Computer Science

Digital Health: Tracking Physiomes and Activity Using Wearable Biosensors Reveals Useful Health-Related Information

Physiological parameters such as heart rate (HR), blood pressure, and body temperature can provide critical information about the physical health status of a person. Elevation of any of these parameters can be of concern; elevated HR and blood pressure are associated with cardiovascular disease, and elevated body temperature occurs during pathogen infection and inflammation [1–4]. Peripheral capillary oxygen saturation (SpO2) is a measure of oxygen saturation of hemoglobin in the blood, and patients with chronic pulmonary disease often have lower resting SpO2 and are required to use supplementary oxygen to attain a more optimal SpO2

Brain–Computer Interface–Based Communication in the Completely Locked-In State

Communication is the process of expressing and sharing feelings, thoughts, and intentions with one another by verbal and various nonverbal means. Communication skills appear automatic but can pose severe challenges to individuals suffering from motor neuron disorders. The most devastating of motor neuron diseases is amyotrophic lateral sclerosis (ALS) [1], which is progressive and renders an individual motionless, severely affecting his or her communication ability [2].

Automatic Compilation from High-Level Biologically-Oriented Programming Language to Genetic Regulatory Networks

Synthetic biology is an emerging field at the interface of biology, engineering, and physical sciences, which focuses on the systematic design and engineering of biological systems [1]–[3]. This field brings a set of new approaches for tackling biological problems and at the same time addresses real world problems.

Breast Cancer Metadata Collection

This study is the first to apply deep learning to analyze tumor-associated stroma, discovering novel diagnostic biomarkers for breast cancer.

A Shifting Mutational Landscape in 6 Nutritional States: Stress-Induced Mutagenesis as a Series of Distinct Stress Input–Mutation Output Relationships

The notion of stress-induced mutagenesis (SIM) [1,2] has changed our perspective on the flexibility of mutation rates in organisms. The earliest evidence for SIM was that starvation can increase the supply of mutations, presumably increasing the capacity for adaptive changes and evolvability [1,3,4]. SIM is a collection of mechanisms observed in bacterial, yeast, and human cells, in which mutagenesis pathways are activated in response to adverse conditions, such as starvation or antibiotic stresses [5,6].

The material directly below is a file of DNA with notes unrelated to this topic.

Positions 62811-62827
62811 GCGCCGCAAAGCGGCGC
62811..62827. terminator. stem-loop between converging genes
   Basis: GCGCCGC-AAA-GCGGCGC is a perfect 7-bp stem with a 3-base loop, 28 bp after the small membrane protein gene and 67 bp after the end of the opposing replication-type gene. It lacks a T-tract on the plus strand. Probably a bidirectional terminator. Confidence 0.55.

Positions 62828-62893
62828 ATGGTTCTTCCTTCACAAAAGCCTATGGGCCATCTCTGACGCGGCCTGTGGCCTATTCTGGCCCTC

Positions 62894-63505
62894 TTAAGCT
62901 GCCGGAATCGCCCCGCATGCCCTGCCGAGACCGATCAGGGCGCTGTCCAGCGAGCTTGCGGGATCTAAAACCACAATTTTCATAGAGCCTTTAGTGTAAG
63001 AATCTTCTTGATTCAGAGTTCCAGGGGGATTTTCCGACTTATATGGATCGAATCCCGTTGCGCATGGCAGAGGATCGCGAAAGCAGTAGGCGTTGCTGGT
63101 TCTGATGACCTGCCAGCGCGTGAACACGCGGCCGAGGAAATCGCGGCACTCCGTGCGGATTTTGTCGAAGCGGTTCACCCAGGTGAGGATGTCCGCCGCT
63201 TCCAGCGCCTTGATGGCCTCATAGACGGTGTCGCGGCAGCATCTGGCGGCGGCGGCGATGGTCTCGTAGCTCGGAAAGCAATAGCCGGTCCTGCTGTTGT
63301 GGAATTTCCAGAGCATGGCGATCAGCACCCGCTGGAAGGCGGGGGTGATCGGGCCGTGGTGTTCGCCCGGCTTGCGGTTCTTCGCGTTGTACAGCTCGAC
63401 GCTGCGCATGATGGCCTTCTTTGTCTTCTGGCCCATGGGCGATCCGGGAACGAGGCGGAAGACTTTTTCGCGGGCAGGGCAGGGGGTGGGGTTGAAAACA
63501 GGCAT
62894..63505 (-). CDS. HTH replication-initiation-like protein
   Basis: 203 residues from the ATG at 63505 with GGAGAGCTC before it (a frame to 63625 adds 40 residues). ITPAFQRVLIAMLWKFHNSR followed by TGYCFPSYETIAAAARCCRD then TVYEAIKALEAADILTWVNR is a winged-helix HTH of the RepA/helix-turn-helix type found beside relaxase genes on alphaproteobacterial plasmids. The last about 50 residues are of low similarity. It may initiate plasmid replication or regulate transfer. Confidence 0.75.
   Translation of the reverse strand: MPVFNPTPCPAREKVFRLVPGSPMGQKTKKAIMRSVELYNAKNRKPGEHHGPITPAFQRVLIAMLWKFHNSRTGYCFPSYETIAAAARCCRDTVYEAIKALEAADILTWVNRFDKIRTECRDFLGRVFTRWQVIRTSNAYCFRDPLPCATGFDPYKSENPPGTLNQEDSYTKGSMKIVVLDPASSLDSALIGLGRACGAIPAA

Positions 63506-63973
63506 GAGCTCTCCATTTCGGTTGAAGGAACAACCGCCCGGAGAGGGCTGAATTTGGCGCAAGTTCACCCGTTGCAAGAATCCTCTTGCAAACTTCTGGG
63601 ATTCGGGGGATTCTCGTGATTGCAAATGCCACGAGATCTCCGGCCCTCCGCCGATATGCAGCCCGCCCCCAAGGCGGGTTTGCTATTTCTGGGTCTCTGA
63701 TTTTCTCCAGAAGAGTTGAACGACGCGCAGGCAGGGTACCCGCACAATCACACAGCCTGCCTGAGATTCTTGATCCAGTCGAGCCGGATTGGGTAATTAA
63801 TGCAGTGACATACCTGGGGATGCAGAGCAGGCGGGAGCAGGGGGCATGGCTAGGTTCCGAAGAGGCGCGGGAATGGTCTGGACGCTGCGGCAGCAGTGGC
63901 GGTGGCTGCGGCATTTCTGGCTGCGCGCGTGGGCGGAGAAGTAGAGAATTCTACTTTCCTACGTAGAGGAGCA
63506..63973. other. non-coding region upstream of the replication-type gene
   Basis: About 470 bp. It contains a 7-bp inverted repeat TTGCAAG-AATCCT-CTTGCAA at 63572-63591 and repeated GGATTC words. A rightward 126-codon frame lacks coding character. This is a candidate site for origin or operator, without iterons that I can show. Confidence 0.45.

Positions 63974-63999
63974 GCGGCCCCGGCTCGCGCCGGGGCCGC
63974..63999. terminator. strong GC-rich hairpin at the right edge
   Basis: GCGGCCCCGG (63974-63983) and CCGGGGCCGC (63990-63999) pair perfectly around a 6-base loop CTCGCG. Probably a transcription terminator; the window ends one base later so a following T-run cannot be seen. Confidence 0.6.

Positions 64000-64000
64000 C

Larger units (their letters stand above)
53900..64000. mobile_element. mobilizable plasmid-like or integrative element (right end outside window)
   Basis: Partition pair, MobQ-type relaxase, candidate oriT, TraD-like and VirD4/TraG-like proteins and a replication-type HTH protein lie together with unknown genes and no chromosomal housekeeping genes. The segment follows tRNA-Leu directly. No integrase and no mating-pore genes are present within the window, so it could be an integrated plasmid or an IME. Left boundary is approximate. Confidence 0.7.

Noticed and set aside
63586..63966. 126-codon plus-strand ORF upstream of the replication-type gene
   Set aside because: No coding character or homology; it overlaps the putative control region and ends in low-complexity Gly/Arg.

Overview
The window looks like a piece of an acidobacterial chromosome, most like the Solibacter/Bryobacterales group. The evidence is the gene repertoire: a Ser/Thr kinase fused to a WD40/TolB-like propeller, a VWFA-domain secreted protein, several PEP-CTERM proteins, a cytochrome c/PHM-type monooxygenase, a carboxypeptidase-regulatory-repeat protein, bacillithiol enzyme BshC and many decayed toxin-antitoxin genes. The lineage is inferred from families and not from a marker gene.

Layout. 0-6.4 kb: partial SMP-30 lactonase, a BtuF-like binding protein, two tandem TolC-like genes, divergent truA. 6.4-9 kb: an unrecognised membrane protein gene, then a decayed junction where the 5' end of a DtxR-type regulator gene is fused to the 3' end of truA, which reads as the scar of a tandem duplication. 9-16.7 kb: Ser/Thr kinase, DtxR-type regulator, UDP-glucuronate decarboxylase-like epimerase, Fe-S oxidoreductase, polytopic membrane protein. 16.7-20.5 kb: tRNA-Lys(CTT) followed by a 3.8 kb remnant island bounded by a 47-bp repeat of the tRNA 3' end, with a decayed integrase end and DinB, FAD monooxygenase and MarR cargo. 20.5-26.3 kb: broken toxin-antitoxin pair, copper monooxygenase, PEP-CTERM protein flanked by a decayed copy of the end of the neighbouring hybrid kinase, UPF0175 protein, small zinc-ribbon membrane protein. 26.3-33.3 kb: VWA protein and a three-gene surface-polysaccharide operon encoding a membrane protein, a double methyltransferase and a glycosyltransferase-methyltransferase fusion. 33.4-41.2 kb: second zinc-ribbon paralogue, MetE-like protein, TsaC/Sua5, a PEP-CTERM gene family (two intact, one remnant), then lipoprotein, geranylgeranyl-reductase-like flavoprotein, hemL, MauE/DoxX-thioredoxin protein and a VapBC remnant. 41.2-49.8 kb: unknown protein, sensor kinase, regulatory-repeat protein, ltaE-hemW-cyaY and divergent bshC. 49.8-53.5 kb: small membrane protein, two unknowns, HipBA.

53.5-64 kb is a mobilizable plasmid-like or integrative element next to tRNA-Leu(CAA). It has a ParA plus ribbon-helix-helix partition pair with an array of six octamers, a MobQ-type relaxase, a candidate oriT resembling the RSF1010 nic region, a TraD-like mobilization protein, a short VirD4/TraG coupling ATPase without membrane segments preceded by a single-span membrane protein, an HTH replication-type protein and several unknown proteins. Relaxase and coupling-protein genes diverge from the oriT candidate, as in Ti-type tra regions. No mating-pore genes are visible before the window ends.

A Mechanism for the Cortical Computation of Hierarchical Linguistic Structure

Detecting relevant signals in the environment is a crucial function in biological systems. For humans, language is a critical, if not the defining, species-specific environmental signal to detect. As such, it is not surprising that the human auditory system is specialised for speech processing [e.g., 1,2].

Eugene – A Domain Specific Language for Specifying and Constraining Synthetic Biological Parts, Devices, and Systems

In its development as an engineering field, synthetic biology is at a stage where encapsulation has been identified as a fundamental challenge. Encapsulation will enable design re-use, sharing, and software tool development, all of which greatly increase synthetic biology’s ability to grow both in complexity and in community size.

Two Different Mechanisms Support Selective Attention at Different Phases of Training

Selective attention influences sensory processing such that relevant information is preferentially encoded at the expense of irrelevant information. Over the last several decades, multiple electrophysiological and neuroimaging studies in humans and nonhuman primates have shown that attention selectively increases the amplitude, or the gain, of visual responses evoked by attended stimuli compared to responses evoked by unattended stimuli.

Three-Dimensional Preservation of Cellular and Subcellular Structures Suggests 1.6 Billion-Year-Old Crown-Group Red Algae

Multicellular eukaryotes rose to prominence around the Proterozoic–Phanerozoic transition coupled to evolving ecological interactions between megascopic autotrophs and heterotrophs. Animals in particular are thought to have had a pivotal role as—for example—predators, grazers, and filterers in expanding the food web through interactive processes not available to microbial life.

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